Microsoft tackles three zero-days for October Patch Tuesday

The company releases fixes for several products affected by the HTTP/2 "Rapid Reset" vulnerability to help curb widespread Distributed Denial-of-Service attacks.

Microsoft corrected three zero-days that targeted Skype for Business, Microsoft WordPad and the HTTP/2 protocol on October Patch Tuesday.

In total, Microsoft addressed 103 new vulnerabilities with 12 rated critical. The company also issued updates for seven older vulnerabilities, including one recommended Exchange Server update that improves on a fix from August.

The first zero-day, which was also publicly disclosed, is a Skype for Business elevation-of-privilege vulnerability (CVE-2023-41763) rated important. The CVSS rating is low at 5.3, but proof-of-concept code exists, which should make patching these systems a priority. The flaw affects Skype for Business Server 2015 CU13 and Skype for Business Server 2019 CU7.

Through this bug, an attacker can target Skype for Business Server with a specially crafted network call and force the system to reveal IP addresses or port numbers -- or both -- and reveal sensitive details to gain access to internal networks.

Chris Goettl, vice president of security product management, IvantiChris Goettl

"The CVE says elevation of privilege, but it's a combination of elevation of privilege with information disclosure," said Chris Goettl, vice president of security product management at Ivanti. "That information can lead them to additional targets of opportunity within the environment."

Also publicly disclosed is a Microsoft WordPad zero-day (CVE-2023-36563), which is an information disclosure vulnerability rated important that affects Windows desktop and server systems. An attacker could use this flaw, which has a 6.5 CVSS rating, to disclose New Technology LAN Manager (NTLM) hashes, which can be used to decrypt a user's credentials. The bug affects Windows server and desktop systems.

Unlike a similar vulnerability in Microsoft Word from September Patch Tuesday, the preview pane is not an attack vector. To exploit the vulnerability, an attacker needs to log into a system and run a specially crafted application to overtake a system. In another scenario, the attacker would have to convince a user to open a malicious WordPad file, either from email or a web page or from an instant message, to exploit the vulnerability and steal the NTLM hashes.

The third zero-day addresses a vulnerability (CVE-2023-44487) at the root of DDoS attacks, called "Rapid Reset," against HTTP/2 endpoints.

"This HTTP/2 vulnerability allows malicious actors to launch a DDoS attack targeting HTTP/2 servers. The attack sends a set number of HTTP requests using HEADERS followed by RST_STREAM and repeating this pattern to generate a high volume of traffic on the targeted HTTP/2 servers. By packing multiple HEADERS and RST_STREAM frames in a single connection, attackers can cause a significant increase in the request per second and high CPU utilization on the servers that eventually can cause resource exhaustion," the Microsoft Security Response Center wrote in a blog.

The HTTP/2 zero-day has no CVSS rating, but it affects several Microsoft products, including ASP.NET Core 7.0, Microsoft Visual Studio 2022, .NET 7.0, and Windows server and desktop systems.

"Microsoft has resolved this HTTP protocol vulnerability in the Windows OS and its development tools. Now, whenever anybody builds an application with HTTP/2, it will use a known, good version of that protocol, not the vulnerable one," Goettl said.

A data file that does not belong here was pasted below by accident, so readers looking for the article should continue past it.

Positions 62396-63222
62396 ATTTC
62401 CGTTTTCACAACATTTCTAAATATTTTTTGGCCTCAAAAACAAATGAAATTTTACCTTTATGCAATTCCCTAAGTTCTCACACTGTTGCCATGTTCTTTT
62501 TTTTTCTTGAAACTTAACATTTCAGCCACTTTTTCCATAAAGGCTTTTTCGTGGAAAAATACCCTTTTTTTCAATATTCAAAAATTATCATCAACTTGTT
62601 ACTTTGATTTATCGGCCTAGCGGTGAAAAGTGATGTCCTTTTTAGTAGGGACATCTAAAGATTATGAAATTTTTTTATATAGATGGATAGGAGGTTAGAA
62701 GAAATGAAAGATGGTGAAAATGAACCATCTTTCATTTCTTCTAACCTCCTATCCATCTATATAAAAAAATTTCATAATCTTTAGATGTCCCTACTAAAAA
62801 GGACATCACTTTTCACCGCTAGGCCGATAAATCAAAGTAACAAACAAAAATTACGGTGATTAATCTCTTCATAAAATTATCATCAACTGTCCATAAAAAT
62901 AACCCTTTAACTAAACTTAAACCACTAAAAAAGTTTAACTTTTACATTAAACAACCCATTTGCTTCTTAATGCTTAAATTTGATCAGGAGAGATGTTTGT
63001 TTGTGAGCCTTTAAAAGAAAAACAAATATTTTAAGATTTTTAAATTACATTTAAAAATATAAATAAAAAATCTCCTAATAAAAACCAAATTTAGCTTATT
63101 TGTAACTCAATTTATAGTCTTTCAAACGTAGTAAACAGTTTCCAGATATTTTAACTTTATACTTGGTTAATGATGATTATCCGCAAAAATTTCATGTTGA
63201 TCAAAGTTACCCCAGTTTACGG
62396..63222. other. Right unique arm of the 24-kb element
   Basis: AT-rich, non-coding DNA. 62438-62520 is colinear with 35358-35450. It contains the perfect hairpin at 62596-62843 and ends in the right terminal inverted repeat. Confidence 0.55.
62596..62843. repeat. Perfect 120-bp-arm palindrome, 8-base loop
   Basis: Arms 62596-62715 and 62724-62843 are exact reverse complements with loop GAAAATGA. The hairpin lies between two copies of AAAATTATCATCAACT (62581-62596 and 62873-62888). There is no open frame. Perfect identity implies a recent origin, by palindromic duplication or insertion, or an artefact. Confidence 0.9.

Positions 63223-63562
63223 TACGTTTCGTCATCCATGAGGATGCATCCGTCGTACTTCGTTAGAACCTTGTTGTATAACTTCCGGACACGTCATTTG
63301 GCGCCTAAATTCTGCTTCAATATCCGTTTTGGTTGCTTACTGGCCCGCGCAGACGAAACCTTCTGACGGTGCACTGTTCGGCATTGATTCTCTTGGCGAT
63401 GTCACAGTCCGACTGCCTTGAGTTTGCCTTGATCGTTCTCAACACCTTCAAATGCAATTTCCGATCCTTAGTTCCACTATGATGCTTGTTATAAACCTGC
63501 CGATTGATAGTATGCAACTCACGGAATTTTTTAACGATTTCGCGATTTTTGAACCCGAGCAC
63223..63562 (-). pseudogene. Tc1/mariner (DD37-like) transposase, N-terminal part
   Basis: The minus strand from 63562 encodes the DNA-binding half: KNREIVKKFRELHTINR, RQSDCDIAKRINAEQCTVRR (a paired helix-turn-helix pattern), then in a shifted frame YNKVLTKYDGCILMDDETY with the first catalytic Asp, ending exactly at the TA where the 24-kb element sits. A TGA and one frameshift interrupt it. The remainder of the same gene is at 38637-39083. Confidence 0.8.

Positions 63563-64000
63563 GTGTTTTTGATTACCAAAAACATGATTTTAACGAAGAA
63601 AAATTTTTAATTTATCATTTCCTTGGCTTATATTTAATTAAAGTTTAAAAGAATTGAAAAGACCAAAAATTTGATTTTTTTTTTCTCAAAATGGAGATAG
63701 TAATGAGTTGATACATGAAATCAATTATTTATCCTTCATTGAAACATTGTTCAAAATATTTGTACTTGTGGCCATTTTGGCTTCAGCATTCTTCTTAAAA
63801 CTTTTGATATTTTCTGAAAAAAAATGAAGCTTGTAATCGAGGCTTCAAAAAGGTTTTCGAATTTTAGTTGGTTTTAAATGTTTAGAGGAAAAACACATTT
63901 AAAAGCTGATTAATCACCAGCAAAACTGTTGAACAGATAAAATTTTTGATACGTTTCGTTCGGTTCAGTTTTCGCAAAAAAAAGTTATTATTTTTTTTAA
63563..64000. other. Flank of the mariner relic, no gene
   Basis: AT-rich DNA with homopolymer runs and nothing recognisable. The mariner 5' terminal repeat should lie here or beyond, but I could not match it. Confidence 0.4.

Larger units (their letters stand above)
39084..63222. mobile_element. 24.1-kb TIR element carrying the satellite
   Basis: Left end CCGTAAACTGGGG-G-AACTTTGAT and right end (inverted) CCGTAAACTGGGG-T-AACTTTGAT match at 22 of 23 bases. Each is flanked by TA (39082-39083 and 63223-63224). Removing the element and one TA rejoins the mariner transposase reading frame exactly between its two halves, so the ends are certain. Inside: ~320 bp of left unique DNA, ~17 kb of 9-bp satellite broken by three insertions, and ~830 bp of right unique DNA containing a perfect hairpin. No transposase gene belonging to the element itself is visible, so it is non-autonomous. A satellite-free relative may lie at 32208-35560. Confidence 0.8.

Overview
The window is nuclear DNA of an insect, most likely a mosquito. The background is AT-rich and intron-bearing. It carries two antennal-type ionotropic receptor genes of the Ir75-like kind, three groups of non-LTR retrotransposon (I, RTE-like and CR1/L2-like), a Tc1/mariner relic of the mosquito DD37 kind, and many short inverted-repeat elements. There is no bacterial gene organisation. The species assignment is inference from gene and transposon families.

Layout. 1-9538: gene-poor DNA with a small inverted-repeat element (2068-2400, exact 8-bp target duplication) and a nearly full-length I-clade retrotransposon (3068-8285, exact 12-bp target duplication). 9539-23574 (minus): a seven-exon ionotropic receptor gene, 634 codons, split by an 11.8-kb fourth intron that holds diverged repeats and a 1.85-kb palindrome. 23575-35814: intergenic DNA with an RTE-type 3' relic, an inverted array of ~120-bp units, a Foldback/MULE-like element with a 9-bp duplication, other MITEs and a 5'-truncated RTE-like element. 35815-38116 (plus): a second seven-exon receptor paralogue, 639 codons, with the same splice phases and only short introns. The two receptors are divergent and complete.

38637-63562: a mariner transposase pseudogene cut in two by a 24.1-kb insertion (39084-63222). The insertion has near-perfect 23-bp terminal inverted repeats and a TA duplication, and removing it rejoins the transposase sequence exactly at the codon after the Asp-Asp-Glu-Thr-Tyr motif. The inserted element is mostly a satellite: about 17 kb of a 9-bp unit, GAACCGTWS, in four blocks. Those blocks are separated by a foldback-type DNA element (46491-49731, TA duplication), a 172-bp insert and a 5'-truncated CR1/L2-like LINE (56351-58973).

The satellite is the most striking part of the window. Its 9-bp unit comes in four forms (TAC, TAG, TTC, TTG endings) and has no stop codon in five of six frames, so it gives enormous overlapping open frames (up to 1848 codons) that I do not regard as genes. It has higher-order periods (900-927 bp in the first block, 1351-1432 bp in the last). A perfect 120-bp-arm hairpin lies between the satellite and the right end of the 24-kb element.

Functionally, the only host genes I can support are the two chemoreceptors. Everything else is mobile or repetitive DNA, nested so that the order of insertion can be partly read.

Exchange Server gets one new fix and an update for an August patch

The on-premises email platform Exchange Server received one new security update to correct a remote-code execution vulnerability (CVE-2023-36778) rated important with an 8.0 CVSS rating. An attacker needs to be on the network and authenticated with Exchange Server credentials to exploit the vulnerability via a PowerShell remoting session.

Microsoft patched an elevation-of-privilege vulnerability (CVE-2023-21709) in August, which required administrators to remove the Token Cache module from the IIS server role on affected Exchange Server systems. On October Patch Tuesday, Microsoft posted instructions for an updated fix on its Exchange Team blog that explains how to re-enable the Token Cache module on Exchange Server systems using either a script or a series of commands from an elevated PowerShell window.

Administrators who did not remove the module only need to apply the October Patch Tuesday update for the Windows IIS Server elevation-of-privilege vulnerability (CVE-2023-36434) on all Exchange Server systems.

Windows Server 2012/2012 R2 reaches end-of-life

October Patch Tuesday marked the end of extended support for Windows Server 2012 and 2012 R2 systems unless customers subscribe to the Extended Security Update (ESU) program. Customers have the option to renew for the ESUs annually through October 13, 2026. Microsoft provides ESUs at no extra charge for systems hosted in Azure.

For on-premises users, the ESUs will require installing an Azure Arc agent to validate the system rather than a Multiple Activation Key that had been used with the Windows Server 2008/2008 R2 ESU program. Purchasing ESUs also requires Software Assurance through a volume licensing program.

According to a Microsoft pricing page, the cost to supply ESUs to a 16-core Windows Server 2012 Datacenter machine is $437 per month, while a two-core Datacenter machine will run $55 per month.

"The ESU packages will still be publicly downloadable from the Windows catalog, but you won't be able to install them unless you've got it licensed from Azure Arc," Goettl said.

Windows 11 Home and Pro, Version 21H2, also reached end-of-life this month.

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Microsoft halts 3 zero-days on November Patch Tuesday

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